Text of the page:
Source: University of Canterbury
01 June 2021
Nurses working in New Zealand’s Managed Isolation and Quarantine (MIQ) facilities are going above and beyond the requirements of their roles, despite challenging working conditions and being ostracised by their communities, non-MIQ colleagues and friends.
University of Canterbury (UC) researchers Associate Professor Cathy Andrew and Dr Isabel Jamieson, and Jacinda King, Nursing Manager at Canterbury District Health Board, conducted in-depth interviews with 14 MIQ nurses during the summer of 2020-2021.
The researchers were impressed by the MIQ nurses’ commitment to keeping New Zealand safe from Covid-19, including exceeding safety standards, coping with daily risk and adapting to sudden changes in their workplace.
“They are working in challenging circumstances and have had to make daily adjustment to evolving policies and expectations. Some have had to undergo additional periods of 14 days isolation and disruption to their daily routine due to virus exposure at work,” Associate Professor Andrew says.
The disruption continued into the nurses’ personal lives. “They had made multiple adjustments in their personal lives. For example, many do not socialise with others on days off until they receive notice that their swabs are clear, and they proactively perform additional swabbing before attending social events.”
Despite exceeding the requirements, however, the nurses in the UC study felt ostracised by the wider community, by other health professionals and sometimes by their own families.
“They interface with the consequences of Covid-19 every day and, despite their strict adherence to evolving protocols, there have been clinical situations where they have been at risk. Some did catch Covid-19. At the time of the research there had been a lot of negative publicity, fear and criticism about MIQ workers spreading Covid-19 into the community and this was clearly affecting their morale. The negative impact also extended to their family members.”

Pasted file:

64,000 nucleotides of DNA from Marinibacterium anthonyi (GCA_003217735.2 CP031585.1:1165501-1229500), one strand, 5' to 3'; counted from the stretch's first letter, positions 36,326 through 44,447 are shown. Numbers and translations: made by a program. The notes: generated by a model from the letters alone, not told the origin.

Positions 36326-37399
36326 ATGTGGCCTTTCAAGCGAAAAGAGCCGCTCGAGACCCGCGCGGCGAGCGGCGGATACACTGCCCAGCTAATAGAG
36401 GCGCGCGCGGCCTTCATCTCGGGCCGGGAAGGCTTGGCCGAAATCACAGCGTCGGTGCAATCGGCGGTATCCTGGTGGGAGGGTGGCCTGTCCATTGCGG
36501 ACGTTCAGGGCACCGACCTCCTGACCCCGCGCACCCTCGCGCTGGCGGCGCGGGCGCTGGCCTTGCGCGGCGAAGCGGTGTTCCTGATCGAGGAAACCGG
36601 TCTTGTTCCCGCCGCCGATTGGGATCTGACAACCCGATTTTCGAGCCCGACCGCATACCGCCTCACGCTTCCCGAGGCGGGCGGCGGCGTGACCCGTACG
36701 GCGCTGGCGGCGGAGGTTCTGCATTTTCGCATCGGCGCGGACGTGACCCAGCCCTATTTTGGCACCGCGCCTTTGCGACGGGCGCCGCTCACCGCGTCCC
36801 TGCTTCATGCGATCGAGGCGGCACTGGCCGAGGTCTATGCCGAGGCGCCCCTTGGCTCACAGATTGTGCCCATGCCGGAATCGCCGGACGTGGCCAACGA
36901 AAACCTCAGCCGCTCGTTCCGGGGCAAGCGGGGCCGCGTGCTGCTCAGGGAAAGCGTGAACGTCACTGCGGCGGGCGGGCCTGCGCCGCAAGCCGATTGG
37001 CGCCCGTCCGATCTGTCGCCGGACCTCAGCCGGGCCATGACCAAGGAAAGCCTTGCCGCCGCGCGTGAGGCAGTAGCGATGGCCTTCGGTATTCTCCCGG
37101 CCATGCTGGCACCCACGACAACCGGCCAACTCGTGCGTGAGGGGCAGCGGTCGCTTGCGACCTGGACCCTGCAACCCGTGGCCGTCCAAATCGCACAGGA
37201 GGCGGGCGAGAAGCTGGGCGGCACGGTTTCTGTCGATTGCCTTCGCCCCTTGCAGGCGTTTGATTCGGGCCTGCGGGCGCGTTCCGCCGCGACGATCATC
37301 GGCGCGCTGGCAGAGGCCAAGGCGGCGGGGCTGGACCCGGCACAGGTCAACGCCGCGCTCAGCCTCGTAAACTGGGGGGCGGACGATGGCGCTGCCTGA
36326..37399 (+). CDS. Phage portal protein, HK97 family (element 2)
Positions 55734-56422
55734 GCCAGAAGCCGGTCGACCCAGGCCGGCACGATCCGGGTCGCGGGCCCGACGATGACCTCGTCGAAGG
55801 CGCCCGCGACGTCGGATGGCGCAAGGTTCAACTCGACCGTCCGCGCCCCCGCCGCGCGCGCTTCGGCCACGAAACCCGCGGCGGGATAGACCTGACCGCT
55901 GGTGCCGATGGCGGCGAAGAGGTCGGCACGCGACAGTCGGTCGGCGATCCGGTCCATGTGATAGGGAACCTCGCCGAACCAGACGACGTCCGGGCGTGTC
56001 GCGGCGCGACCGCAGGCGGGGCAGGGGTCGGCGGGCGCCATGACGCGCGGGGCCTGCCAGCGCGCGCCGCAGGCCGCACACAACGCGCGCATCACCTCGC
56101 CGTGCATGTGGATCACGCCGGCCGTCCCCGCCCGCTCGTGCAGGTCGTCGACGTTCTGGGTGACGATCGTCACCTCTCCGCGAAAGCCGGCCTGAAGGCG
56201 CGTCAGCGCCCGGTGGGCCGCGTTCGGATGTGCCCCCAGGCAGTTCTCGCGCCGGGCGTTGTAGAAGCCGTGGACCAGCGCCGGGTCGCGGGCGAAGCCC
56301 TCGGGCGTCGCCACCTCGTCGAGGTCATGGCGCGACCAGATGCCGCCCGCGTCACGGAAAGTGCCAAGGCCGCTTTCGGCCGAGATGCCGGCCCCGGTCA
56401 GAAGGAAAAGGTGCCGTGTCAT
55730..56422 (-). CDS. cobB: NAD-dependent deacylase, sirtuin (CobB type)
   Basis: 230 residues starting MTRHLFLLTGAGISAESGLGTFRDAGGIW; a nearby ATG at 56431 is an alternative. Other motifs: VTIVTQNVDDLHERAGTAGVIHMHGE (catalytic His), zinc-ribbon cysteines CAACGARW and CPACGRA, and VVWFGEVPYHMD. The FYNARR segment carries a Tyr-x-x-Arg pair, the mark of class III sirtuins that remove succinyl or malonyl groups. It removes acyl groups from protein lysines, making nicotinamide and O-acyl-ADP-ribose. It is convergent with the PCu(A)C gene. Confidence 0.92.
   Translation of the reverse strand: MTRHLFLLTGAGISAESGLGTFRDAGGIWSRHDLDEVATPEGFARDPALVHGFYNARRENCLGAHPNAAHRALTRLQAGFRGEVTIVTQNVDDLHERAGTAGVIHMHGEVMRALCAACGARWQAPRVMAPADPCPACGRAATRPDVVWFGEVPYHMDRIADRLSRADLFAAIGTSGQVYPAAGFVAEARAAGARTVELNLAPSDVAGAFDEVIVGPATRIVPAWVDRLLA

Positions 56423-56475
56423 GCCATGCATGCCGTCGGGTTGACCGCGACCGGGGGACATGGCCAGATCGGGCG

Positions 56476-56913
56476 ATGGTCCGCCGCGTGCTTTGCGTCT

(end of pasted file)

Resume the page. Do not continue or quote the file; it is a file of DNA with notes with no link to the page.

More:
Participants pointed out that positive cases being identified and managed in MIQ, shows the strategy to prevent the virus infiltrating the community is working. They felt confident in their use of personal protective equipment (PPE) and the reduction of their personal risk with regard to the virus.
“They don’t understand how seriously we take it and how we manage it, what we do to keep ourselves safe at work,” one participant stated.
Vigilance increased whenever there was an outbreak. “I did decide that I was not going to see people outside of work for that period of time. That means changing appointments; not seeing my parents, [or] my brother with special needs. You do end up limiting what you do out of work. I don’t think I even went to a supermarket during that time,” another participant said.
Despite these measures, family members and flatmates of MIQ nurses had been asked by employers to produce written evidence that the nurse they lived with was Covid-19-free. In some cases the impact of self-isolation or discrimination towards family members was of such significance that it led to MIQ nurses resigning.
The researchers, who are experienced nurses and nursing education leaders, wanted to capture the contribution and nature of the nursing role during the pandemic and the impact on nurses professionally and personally.
“The MIQ nurses have been at the frontier of keeping our borders safe and play a significant role in enabling the rest of us to maintain our daily lives relatively unaffected by the pandemic,” Associate Professor Andrew says.
“These nurses, and their families, are not asking to be treated as heroes. They are not paid more than they would earn in other nursing roles. As members of the community who benefit from the roles they have performed, the least we can do is offer our thanks to all those working at the borders and in MIQs.”
A paper from the study will be published in the journal Nursing Praxis in Aotearoa New Zealand later this year.